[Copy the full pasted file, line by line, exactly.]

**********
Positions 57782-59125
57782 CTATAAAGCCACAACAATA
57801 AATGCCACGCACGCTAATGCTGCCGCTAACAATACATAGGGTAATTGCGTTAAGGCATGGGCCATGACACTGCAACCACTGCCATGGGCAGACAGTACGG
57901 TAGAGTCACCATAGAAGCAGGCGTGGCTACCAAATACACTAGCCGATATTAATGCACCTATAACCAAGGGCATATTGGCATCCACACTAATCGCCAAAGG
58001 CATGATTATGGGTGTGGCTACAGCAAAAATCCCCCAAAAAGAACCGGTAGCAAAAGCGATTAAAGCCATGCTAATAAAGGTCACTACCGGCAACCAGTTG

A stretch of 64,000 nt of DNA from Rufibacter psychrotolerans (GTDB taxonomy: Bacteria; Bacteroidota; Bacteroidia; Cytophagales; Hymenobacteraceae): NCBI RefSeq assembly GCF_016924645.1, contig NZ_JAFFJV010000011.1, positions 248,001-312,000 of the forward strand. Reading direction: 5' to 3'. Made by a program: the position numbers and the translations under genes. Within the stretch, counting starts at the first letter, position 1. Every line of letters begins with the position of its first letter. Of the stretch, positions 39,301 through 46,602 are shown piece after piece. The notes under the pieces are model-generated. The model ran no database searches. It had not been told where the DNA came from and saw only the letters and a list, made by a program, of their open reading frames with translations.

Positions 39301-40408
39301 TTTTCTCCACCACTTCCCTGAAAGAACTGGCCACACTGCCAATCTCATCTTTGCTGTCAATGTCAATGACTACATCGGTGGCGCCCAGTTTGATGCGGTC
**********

Positions 57782-59125
57782 CTATAAAGCCACAACAATA
57801 AATGCCACGCACGCTAATGCTGCCGCTAACAATACATAGGGTAATTGCGTTAAGGCATGGGCCATGACACTGCAACCACTGCCATGGGCAGACAGTACGG
57901 TAGAGTCACCATAGAAGCAGGCGTGGCTACCAAATACACTAGCCGATATTAATGCACCTATAACCAAGGGCATATTGGCATCCACACTAATCGCCAAAGG
58001 CATGATTATGGGTGTGGCTACAGCAAAAATCCCCCAAAAAGAACCGGTAGCAAAAGCGATTAAAGCCATGCTAATAAAGGTCACTACCGGCAACCAGTTG

A stretch of 64,000 nt of DNA from Rufibacter psychrotolerans (GTDB taxonomy: Bacteria; Bacteroidota; Bacteroidia; Cytophagales; Hymenobacteraceae): NCBI RefSeq assembly GCF_016924645.1, contig NZ_JAFFJV010000011.1, positions 248,001-312,000 of the forward strand. Reading direction: 5' to 3'. Made by a program: the position numbers and the translations under genes. Within the stretch, counting starts at the first letter, position 1. Every line of letters begins with the position of its first letter. Of the stretch, positions 39,301 through 46,602 are shown piece after piece. The notes under the pieces are model-generated. The model ran no database searches. It had not been told where the DNA came from and saw only the letters and a list, made by a program, of their open reading frames with translations.

Positions 39301-40408
39301 TTTTCTCCACCACTTCCCTGAAAGAACTGGCCACACTGCCAATCTCATCTTTGCTGTCAATGTCAATGACTACATCGGTGGCGCCCAGTTTGATGCGGTC